Archaeologists find missing head of Deva from the Victory Gate of Angkor Thom

Archaeologists from Cambodia’s national heritage authority (APSARA) have discovered the long-lost missing head of a Deva statue from the Victory Gate of Angkor Thom.

Archaeologists search crash site of WWII B-17 for lost pilot

Archaeologists from Cotswold Archaeology are excavating the crash site of a WWII B-17 Flying Fortress in an English woodland.

Roman Era tomb found guarded by carved bull heads

Archaeologists excavating at the ancient Tharsa necropolis have uncovered a Roman Era tomb guarded by two carved bull heads.

Revolutionary war barracks discovered at Colonial Williamsburg

Archaeologists excavating at Colonial Williamsburg have discovered a barracks for soldiers of the Continental Army during the American War of Independence.

Pleistocene hunter-gatherers settled in Cyprus thousands of years earlier than previously thought

Archaeologists have found that Pleistocene hunter-gatherers settled in Cyprus thousands of years earlier than previously thought.

3,000-year-old citadel gate complex in found in Turkey

A monumental gate complex with a carved lion sculpture has been discovered by archaeologists excavating in southeastern Turkey. 

Archaeologists plan to excavate Roman Caerleon

A team of archaeologists from the University of Cardiff will be conducting excavations of the possible vicus at the Roman Fortress of Caerleon, also called Isca Augusta.

Archaeologists discover the largest Roman settlement ever found in Deven

A team of archaeologists from the University of Exeter had discovered a major Roman settlement, considered to be the largest ever found in Devon. 

Chance discovery by archaeologists of oldest rock art in Britain

The oldest example of rock art has been discovered by archaeologists from the University of Bristol in Wales. 

Archaeologists believe they have discovered the Tomb Of Apostle St Philip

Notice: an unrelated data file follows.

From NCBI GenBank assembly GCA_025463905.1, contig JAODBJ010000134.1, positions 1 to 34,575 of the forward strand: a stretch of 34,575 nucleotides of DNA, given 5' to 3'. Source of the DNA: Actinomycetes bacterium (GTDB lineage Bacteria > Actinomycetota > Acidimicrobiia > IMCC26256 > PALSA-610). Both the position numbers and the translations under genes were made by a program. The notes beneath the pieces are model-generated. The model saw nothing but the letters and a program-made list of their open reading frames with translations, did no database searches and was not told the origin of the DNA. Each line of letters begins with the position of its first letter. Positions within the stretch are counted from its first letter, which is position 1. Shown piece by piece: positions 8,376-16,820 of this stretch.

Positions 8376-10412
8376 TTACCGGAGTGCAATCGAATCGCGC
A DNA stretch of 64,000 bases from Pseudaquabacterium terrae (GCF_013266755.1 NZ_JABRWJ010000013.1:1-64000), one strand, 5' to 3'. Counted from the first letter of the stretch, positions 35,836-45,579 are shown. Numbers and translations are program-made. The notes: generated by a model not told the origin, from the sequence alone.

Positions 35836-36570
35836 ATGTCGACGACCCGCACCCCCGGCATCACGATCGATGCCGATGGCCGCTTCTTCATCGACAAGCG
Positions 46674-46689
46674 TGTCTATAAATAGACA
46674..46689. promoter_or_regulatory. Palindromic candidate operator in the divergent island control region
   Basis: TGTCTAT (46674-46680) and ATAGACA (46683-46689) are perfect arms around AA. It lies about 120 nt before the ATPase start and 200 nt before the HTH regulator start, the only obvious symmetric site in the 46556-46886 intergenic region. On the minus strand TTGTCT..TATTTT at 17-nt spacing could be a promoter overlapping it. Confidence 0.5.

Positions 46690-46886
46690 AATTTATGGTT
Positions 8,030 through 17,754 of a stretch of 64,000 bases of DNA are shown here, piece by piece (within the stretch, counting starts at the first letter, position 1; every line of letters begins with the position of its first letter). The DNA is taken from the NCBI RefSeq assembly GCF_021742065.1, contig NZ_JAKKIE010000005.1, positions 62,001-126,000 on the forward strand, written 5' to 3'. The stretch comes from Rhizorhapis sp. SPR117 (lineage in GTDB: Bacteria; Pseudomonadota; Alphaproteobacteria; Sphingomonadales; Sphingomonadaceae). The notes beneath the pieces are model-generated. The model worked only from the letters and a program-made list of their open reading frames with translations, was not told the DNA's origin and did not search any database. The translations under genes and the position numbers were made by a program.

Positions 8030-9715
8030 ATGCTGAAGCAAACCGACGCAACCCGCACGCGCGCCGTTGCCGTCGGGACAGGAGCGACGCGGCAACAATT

Archaeologists believe they may have found the tomb of the apostle, St Philip of Turkey during recent excavations of a Byzantine church in the ancient Greek city of Hierapolis (in modern southwest Turkey).

Spanish Armada Ship Found Off Irish Coast

The cold waters of the Atlantic off the Coast of Ireland have divulged one of its many secrets that might help to cast light on one of the major events of both Irish and British history, the defeat of the Spanish Armada

The Requiem of Hawass

In the year of our Lord 2011, a silence fell like a shadow over Egypt, a silence so loud it's roar was heard around the world. Like something straight from the walls of one of the great monuments, our newspapers and televisions produced hieroglyphics that depicted an age of larger than life characters and of political and social revolution, the likes of which we have difficulty in believing in the 21st Centuries ability to produce such events in a bloody and somewhat nonchalant attitude, reminiscent of events we deem to stay in history books.

Did warfare spark the development of civilisations?

Ancient warfare around 400-500 BC and during the first century AD may have been responsible in part, for shaping how civilisations developed in the Titicaca basin, Peru.

Archaeologists excavate the Canaanite/Israelite site of Tell Belata

Archaeologists excavate the ancient Canaanite/Israelite of Tell Belata,  in the West Bank of Palestine in Nablus.

Olympia’s destruction caused by tsunamis

A new study on the sedimentary burial of Olympia has revealed that it was possibly destroyed by a series of tsunamis.

The Death Of British Archaeology?….. Not quite yet.

The positions available to archaeologists diminishes all the time, yet people around the world still hear the calling of the dirt. They say now that...

The Ancients’ Greatest Hits – The Music Of Ghosts: The Greeks

Music is a cognitive recognition of the primitive elements in all of us, the exact same primitive elements that have existed all through our evolution, love, greed, loss, jealousy, hate.

The English Civil War, its Fortifications and a ‘Modern’ Parliament?

The English Civil was one of those periods in history which is best known for the people who instigated it and the destruction wrought throughout the country.

Did Famine Destroy ‘Camelot’?

South Cadbury Castle is well known for its suspected association with King Arthur as the site of his infamous castle, Camelot. Excavations have shown that the site was indeed strengthened in the period formally known as the Dark Ages, at the time of the legendary Arthur

Study Archaeology? We Don’t Dig Dinosaurs

The reasons people choose to go into the field of archaeology are diverse. There is a need to get to know the people who came before us. This is a brief account of one such experience. Please note: This is a non-academic view!

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